“Depending on the year in school, students are capped at how much they can borrow from the Federal Government for student loans,” said David Murphy, VP-Finance & Risk. “Private student loans can help fill in the gaps between tuition costs and the amount a student and their family can cover through Federal student loans, grants and scholarships, and their own savings.”

As with all student loans, borrowers must analyze whether private student loans are a good option for helping cover these costs or if the terms and conditions of a private student loan are not helpful to the student in the long run.

MMCCU partners with Sallie Mae’s Smart Option Student Loan program to help provide an option to students who are in need of student loans in addition to what is available through the Federal Government.

“While we are presently unable to offer student loans to our members, we acknowledge our members are in need of student loan options, and the Smart Option Student Loan program is a responsible option for students and their members to consider,” said Murphy.

Once students have exhausted funds from grants and scholarships and available borrowings from Federal student loans and savings accounts, the Smart Option Student Loan fills in the gaps between tuition costs and the amount available to the student.

The student (or parent if they are applying for one of their Parent loans) would be referred over to Sallie Mae and would apply for a student loan through the program.  If approved, Sallie Mae would receive certification from the school the student is attending as to the cost of tuition, as borrowers are eligible to borrow up to 100% of the cost of attendance.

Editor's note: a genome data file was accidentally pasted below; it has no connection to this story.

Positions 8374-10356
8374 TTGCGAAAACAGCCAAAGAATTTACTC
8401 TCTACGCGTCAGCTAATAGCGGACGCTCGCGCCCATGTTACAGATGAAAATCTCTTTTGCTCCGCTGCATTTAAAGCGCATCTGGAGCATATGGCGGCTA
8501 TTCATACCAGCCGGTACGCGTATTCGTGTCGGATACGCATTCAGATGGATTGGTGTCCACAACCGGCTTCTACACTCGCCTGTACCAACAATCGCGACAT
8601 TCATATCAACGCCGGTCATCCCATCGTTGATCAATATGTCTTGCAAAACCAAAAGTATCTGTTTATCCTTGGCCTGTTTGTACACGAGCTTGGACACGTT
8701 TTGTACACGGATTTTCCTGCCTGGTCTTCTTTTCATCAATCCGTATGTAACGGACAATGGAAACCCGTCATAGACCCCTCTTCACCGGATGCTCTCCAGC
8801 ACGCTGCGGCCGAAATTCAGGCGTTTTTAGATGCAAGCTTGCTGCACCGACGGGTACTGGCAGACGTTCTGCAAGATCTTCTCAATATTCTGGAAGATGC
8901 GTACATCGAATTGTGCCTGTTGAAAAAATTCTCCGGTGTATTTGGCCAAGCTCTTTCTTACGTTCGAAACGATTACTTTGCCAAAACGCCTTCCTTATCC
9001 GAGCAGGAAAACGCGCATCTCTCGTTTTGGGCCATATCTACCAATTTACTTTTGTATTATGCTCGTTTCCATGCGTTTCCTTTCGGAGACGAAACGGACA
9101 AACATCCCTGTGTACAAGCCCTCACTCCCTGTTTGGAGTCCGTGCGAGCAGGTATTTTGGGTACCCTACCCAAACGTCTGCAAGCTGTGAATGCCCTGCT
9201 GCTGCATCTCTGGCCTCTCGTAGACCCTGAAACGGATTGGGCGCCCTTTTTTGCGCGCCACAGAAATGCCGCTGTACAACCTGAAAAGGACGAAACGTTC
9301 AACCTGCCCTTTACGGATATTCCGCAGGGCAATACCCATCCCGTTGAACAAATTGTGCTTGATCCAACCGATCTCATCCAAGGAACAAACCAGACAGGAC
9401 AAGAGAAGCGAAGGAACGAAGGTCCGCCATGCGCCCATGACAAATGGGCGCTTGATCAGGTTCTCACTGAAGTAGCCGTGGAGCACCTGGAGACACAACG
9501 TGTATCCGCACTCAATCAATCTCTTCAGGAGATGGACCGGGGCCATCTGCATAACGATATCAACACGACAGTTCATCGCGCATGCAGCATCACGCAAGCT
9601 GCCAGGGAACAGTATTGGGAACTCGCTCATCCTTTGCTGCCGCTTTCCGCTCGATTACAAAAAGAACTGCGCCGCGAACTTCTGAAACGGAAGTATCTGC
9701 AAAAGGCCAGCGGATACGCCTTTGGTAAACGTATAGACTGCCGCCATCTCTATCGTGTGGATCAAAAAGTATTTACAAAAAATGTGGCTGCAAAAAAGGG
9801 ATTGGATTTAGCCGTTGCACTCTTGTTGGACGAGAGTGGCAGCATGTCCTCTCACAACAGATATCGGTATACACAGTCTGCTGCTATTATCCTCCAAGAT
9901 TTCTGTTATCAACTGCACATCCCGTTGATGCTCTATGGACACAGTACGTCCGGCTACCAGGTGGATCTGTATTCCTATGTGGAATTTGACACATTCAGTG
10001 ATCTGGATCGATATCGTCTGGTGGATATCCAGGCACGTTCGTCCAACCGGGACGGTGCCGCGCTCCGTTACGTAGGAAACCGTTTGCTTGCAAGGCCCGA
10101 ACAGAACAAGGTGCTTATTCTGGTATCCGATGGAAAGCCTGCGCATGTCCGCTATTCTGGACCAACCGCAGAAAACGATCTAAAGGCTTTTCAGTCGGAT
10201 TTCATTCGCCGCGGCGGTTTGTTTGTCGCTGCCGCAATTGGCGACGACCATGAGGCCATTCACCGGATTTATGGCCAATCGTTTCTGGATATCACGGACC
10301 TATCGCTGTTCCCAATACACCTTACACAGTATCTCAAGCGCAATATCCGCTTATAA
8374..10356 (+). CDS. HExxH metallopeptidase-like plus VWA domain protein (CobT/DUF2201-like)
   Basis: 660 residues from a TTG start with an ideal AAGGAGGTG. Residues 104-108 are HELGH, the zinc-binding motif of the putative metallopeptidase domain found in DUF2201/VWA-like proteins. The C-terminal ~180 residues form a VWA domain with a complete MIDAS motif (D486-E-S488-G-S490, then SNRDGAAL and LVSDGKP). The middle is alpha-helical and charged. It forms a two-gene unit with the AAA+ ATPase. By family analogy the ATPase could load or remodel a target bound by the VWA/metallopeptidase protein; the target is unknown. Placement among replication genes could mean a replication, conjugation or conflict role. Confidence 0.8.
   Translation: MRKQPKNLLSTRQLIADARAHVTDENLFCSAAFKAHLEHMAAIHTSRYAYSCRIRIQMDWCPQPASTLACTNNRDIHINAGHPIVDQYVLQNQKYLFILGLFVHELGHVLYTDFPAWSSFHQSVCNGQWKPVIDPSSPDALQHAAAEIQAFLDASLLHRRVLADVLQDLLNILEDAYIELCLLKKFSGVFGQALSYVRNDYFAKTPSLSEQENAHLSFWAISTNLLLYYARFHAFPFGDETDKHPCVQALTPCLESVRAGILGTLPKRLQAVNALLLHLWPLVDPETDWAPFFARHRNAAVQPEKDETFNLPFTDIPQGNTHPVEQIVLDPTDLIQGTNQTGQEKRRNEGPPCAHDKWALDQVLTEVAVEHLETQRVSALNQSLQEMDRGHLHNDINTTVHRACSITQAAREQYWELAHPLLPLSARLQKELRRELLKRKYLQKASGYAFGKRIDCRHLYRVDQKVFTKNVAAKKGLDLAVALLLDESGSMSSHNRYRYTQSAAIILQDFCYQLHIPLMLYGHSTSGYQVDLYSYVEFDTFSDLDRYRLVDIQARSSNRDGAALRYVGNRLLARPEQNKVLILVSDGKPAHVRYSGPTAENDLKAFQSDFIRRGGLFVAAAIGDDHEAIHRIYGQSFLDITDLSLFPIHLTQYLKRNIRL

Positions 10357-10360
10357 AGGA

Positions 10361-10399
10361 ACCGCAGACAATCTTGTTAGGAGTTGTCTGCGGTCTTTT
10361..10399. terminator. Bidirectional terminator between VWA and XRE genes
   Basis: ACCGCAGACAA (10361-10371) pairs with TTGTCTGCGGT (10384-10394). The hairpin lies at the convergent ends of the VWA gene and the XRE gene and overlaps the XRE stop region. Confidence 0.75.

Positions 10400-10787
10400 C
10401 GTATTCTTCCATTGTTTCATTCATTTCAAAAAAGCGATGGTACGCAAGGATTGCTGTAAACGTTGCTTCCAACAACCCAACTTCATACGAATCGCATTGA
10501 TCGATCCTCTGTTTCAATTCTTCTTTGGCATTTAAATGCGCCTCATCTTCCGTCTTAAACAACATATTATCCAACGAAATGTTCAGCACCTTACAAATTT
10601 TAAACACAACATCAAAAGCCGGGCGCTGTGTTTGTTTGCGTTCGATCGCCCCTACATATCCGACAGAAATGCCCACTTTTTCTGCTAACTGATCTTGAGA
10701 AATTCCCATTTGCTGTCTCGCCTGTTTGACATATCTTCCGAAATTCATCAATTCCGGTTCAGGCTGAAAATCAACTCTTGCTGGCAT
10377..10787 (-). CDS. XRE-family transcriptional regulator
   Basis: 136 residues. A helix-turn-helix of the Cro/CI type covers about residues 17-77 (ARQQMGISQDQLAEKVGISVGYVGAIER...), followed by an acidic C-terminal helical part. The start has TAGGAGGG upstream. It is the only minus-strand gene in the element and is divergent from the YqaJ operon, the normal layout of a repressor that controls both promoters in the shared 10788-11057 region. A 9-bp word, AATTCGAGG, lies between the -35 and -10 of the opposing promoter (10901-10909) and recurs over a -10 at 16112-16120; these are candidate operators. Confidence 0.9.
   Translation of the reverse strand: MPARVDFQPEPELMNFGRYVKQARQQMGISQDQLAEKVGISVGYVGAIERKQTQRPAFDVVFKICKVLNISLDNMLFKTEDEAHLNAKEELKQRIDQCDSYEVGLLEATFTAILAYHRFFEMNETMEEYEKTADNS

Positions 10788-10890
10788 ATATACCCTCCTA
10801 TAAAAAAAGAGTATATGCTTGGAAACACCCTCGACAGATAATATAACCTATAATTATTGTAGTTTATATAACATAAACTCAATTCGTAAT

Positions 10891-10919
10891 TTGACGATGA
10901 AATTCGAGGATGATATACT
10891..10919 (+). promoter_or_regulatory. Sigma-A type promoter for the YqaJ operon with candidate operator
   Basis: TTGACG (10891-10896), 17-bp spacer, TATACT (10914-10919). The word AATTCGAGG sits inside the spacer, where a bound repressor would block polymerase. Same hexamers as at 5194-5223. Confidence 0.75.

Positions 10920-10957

Once certification has been transmitted, Sallie Mae would remit funds directly to the school to cover the outstanding tuition balance, and the student would work with Sallie Mae to pay back the borrowed funds.

“The product offers competitive advantages over other private student loan programs with competitive rates and little to no fees charged,” said Murphy, adding that students and their families need to consider the long-term effects of borrowing to pay for schooling.

“In some situations, borrowing through student loans to pay for college is a feasible option to students and can provide an opportunity to advance their career prospects at a reasonable cost.  In other situations, the career trajectory doesn’t line up with the cost to attend the school the student is considering,” he said. “As always, we caution students and their families to weigh all options available before applying for student loans and to remain fiscally responsible in these decisions.”

What To Know About Saving for College

College tuition has seen exponential increases in the past few decades despite freezes placed on tuition for Wisconsin-based universities.  Depending on the program a student is considering, the school they plan on attending, and whether the student will be attaining an undergraduate degree or needing to go for their masters in a graduate program, the cost for college can be across the spectrum.

Marshfield Medical Center Credit Union encourages members to set savings goals as early as possible.